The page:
November 10, 2008, ICC DevCon '08 - The Benson Hotel, 309 SW Broadway Ave, Portland, OR. Hosted by the ICC (International Color Consortium), DevCon (short for Developers Conference) brings hundreds of developers and high-end users of ICC based color management products together to learn the latest on proper implementation of ICC technology. This event is just following the Fall ICC meetings and a day before the IS&P Conference, also in Portland, OR. For more: DevCon 08

November 10th - 15th, 2008, IS&T Color Imaging Conference, The Benson Hotel, 309 SW Broadway Ave, Portland, OR. Hosted by the IS&T (Society for Imaging Science and Technology), hear about the latest research in the areas of color theory, color in displays, edge-cutting printing technologies, and systems and workflows advances. This single track conference will also include the ever popular interactive session where attendees directly engage the presenters and decide which interactive paper will be awarded the coveted Cactus Award for Best Interactive Paper. There will also be a special program to honor contributions by Dr. Robert W.G. Hunt to the color imaging community on Friday, November 14th.
Color Imaging Conference

December 7th - 9th, 2008, GATF 2008 Color Management Conference, Pointe Hilton Tapatio Cliffs Resort, Phoenix, AZ. Hosted by the PIA/GATF, as suggested by the name, the entire focus of this conference is 'Color Management'. Color Management Conference

March 3-5, 2009, PMA 09 International Convention and Trade Show. Everything photography.
Las Vegas Convention Center, South Hall, Las Vegas, NV PMA 2009


Color, Product & Industry News


X-Rite had a major staffing layoff to cut costs.
Layoffs at Xrite
What They Think

X-Rite raised most product prices May 1, 2008. This affects the i1, iO and iSis as well as most product lines. However, if you've been waiting for lower prices on any Eye-One Match Module Upgrades, these were in fact lowered by X-Rite on May 1st. For the new i1 Match Module prices: EyeOne modules

X-Rite and Pantone announced the ColorMunki. It's got a funki name and a novel design for an inexpensive all-in-one spectrophotometer. It measures and makes profiles for monitors, printers, etc., and is expected to appeal to those in the $400- $600 price range.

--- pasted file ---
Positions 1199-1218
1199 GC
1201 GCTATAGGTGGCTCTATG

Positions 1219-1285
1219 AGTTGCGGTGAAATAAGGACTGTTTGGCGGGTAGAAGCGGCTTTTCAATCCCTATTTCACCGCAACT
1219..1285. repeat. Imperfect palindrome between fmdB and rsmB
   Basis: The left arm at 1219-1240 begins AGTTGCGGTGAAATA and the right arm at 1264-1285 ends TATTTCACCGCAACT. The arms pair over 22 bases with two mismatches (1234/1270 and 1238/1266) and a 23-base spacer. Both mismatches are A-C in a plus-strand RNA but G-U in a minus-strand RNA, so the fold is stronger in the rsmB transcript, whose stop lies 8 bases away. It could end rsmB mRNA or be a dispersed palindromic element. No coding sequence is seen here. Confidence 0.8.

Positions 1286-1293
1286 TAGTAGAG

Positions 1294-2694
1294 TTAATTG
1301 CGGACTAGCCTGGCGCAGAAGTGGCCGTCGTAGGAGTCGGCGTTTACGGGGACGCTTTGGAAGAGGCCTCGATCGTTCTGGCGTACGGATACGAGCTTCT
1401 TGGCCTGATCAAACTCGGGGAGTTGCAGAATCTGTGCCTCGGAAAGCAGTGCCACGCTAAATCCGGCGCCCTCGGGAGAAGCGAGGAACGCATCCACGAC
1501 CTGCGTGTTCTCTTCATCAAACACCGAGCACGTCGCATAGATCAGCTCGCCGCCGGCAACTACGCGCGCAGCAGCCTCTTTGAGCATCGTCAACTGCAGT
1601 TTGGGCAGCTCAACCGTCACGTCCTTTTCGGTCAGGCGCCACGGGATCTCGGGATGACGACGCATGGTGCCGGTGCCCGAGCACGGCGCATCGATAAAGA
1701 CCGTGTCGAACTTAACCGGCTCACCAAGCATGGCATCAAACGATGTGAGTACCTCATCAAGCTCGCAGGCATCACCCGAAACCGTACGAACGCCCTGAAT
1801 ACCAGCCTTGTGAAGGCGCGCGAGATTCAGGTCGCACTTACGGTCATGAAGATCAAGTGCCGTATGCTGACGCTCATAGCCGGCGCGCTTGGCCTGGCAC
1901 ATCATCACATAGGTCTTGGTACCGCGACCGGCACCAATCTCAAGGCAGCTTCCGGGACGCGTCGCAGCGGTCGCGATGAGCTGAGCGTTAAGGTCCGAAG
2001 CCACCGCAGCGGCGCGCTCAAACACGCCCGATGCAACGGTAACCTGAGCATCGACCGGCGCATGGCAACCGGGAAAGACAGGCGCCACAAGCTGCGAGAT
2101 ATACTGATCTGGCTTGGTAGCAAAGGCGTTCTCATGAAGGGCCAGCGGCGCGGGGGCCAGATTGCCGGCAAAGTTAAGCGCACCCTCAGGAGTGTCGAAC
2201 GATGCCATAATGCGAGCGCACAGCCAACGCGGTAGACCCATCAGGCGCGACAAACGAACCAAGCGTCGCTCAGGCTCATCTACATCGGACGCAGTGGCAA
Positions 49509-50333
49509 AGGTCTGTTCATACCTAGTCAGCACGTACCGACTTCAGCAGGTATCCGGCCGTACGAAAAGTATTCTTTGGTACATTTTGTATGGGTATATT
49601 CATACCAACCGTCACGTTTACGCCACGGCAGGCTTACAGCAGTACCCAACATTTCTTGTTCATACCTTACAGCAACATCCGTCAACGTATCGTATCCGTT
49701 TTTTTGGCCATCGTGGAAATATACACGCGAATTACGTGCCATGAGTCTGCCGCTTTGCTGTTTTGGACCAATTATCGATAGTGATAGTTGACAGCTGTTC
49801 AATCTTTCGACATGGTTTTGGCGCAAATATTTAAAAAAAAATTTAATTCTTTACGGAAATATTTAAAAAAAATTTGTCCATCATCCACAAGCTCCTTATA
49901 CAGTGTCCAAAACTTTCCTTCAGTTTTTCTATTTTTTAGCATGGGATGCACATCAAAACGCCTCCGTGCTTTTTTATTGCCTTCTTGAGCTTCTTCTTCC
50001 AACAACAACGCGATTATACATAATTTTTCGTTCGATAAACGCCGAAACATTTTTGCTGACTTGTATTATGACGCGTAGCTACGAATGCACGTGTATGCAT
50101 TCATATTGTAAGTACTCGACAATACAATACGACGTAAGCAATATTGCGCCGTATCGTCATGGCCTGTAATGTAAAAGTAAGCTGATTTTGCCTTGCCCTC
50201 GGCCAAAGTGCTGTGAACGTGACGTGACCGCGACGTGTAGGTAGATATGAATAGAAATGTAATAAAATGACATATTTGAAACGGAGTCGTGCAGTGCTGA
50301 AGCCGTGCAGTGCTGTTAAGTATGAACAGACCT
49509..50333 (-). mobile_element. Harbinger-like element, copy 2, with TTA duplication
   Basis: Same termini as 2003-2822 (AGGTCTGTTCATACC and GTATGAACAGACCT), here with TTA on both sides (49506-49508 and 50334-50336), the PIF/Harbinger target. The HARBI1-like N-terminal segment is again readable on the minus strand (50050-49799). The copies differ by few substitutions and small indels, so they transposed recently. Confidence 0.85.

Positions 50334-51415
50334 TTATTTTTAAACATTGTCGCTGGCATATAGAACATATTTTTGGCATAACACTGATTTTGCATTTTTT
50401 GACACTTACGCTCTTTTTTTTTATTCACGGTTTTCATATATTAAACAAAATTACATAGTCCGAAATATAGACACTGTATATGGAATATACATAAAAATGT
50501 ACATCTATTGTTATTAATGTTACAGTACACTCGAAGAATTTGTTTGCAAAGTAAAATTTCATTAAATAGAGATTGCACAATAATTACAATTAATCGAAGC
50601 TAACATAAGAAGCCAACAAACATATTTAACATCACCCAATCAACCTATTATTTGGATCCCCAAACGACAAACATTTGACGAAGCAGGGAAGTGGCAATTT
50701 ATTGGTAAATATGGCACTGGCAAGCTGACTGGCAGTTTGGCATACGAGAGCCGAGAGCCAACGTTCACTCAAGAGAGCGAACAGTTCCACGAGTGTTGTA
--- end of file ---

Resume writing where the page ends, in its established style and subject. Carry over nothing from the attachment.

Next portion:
You can find more out about it here: Watch out for the cheesy music.
Here is a good ColorMunki review from Keith Cooper of NorthLight Images:
ColorMunki review
The official press release
And yes,... if you were wondering, CHROMiX sells the ColorMunki.
X-Rite announced the Hubble colorimeter, a high-performance professional-level, non-contact, laser-guided colorimeter device developed for professional video & film industry markets, displays, monitors and digital projection screens. X-Rite also announced partnerships with the Hubble partner groups including Sencore and Cine-tal, ARRI, Avid Technology and Rising Sun Research (RSR). Pricing will be $3495 (List) until July 1st, 2008, and $4995 (List) after that. Press release at Xrite Hubble

X-Rite will be allowing you to upgrade an older X-Rite device and receive an additional 15% off an Eye-One iSis X or iSis XL until July 31st, 2008. Devices eligible are the SpectroLino/Scan, DTP-41, or the ICColor. CHROMiX will be supporting this promotion. For the net price, just simply take 15% of of the CHROMiX price. Contact ColorGear Sales for program details 866-CHROMiX x1, or email sales//chromix//com